C. Standard of Review for This Case
Williams asks us to review the district court's grouping of his offenses. Since this question clearly involves the application of the guidelines to Williams's case, § 3742 requires us to review this question “with due deference” to the district court's ruling. See United States v. Bradford, 277 F.3d 1311, 1312 (11th Cir.2002) (“[T]his Court views the district court's refusal to group multiple counts under § 3D1.2 with due deference.”); accord United States v. Tillmon, 195 F.3d 640, 642 (11th Cir.1999); United States v. McIntosh, 216 F.3d 1251, 1253 (11th Cir.2000); United States v. Bonner, 85 F.3d 522, 525 (11th Cir.1996). Notwithstanding the implication of these cases-that “due deference” is either a substantive standard in its own right, or a sort of modification on de novo review-the preceding discussion makes clear that “due deference” requires us to assess the type of question we are reviewing in order to determine the degree of respect to accord the district court's findings.
Applying our Malgoza standard, the question of whether charges should have been grouped differently seems “primarily” one of law rather than of fact. We need not rely on the district court's factfinding, because the charges of which the defendant was convicted are clearly set forth in the indictment. To resolve this issue, we merely must interpret and apply § 3D1.2's standards to these charges. Moreover, unlike Buford, this case does not involve an overly complex or unique fact pattern that will render our decision of little value in future cases. Thus, we need not afford the district court's ruling any special deference, and we review its ruling de novo.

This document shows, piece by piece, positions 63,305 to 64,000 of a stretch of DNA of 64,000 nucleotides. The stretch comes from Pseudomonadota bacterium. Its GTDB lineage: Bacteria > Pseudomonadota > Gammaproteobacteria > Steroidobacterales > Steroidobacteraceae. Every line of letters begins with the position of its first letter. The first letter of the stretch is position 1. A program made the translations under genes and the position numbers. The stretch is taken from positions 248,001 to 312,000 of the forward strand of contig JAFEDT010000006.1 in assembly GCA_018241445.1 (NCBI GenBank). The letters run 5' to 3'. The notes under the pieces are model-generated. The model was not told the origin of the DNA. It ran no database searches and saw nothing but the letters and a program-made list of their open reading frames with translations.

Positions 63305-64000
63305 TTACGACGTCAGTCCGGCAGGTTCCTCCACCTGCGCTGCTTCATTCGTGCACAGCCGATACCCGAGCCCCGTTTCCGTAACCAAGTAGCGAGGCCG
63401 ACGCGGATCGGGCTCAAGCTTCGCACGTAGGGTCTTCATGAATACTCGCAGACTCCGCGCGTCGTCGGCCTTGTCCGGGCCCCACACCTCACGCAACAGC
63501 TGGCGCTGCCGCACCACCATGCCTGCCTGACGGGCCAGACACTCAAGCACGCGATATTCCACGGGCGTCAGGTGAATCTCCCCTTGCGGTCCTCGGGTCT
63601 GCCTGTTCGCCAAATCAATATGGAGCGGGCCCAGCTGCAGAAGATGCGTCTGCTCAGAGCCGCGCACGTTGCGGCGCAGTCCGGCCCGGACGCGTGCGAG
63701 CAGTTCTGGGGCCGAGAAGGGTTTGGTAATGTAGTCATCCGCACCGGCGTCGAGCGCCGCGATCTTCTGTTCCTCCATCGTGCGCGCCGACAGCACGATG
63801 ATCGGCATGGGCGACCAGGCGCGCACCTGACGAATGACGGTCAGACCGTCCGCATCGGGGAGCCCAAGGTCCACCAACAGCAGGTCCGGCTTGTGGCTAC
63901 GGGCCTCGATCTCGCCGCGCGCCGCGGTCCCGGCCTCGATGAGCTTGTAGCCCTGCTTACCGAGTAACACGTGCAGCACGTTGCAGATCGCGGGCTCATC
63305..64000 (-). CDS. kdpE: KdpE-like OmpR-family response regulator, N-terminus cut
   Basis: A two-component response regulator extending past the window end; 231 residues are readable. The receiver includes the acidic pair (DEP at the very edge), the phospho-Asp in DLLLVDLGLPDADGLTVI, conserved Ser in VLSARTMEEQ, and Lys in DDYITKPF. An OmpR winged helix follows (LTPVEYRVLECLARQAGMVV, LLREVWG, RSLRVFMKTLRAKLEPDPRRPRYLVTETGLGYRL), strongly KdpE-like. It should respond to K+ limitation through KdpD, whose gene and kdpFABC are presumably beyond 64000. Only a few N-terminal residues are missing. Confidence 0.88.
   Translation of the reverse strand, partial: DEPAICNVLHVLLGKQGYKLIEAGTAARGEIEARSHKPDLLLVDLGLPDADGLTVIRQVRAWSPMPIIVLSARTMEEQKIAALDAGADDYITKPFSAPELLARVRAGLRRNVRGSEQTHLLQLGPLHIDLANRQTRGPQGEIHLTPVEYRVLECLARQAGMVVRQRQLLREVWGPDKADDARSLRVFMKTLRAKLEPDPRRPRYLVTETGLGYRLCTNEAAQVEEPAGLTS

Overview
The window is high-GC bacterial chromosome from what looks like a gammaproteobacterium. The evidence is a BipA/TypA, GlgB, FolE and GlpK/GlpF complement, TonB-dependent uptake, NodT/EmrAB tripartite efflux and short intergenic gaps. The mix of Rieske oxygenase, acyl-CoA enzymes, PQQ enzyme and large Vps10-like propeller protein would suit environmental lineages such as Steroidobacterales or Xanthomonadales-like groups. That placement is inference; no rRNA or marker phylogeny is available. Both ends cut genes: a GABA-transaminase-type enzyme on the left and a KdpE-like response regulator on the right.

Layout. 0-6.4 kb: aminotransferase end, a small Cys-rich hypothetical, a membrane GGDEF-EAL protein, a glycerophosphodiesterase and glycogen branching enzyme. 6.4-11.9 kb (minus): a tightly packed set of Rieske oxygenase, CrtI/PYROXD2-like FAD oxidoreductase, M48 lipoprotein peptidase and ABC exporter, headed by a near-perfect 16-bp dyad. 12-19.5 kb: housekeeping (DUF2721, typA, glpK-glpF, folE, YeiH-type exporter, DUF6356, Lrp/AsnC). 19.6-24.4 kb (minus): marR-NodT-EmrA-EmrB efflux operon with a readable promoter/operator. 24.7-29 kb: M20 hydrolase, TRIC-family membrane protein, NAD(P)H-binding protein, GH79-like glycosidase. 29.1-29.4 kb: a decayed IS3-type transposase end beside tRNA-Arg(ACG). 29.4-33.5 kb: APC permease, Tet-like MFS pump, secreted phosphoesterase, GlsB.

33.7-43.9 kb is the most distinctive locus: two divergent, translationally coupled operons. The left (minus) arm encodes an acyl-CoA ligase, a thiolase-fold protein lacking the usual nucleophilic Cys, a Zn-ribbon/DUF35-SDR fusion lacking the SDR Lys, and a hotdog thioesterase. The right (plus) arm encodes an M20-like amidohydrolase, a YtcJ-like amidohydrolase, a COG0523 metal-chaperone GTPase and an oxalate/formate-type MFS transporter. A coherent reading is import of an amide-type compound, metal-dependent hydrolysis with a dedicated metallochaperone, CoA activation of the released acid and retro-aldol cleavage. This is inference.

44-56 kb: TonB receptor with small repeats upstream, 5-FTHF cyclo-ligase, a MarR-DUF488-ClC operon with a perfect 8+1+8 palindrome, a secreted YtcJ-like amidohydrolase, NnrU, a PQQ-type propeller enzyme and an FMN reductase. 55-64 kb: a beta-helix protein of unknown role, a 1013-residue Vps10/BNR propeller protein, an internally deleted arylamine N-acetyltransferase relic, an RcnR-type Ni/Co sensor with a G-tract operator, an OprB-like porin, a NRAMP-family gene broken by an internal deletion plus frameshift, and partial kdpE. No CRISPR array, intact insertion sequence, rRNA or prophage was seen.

Having established the proper standard of review, we now turn to the substance of Williams's claims. He argues that Counts I and II-for conspiring to rob the armored car and attempting to rob the armored car, respectively-should have been grouped together under either § 3D1.2(a) or (b). We consider each section in turn.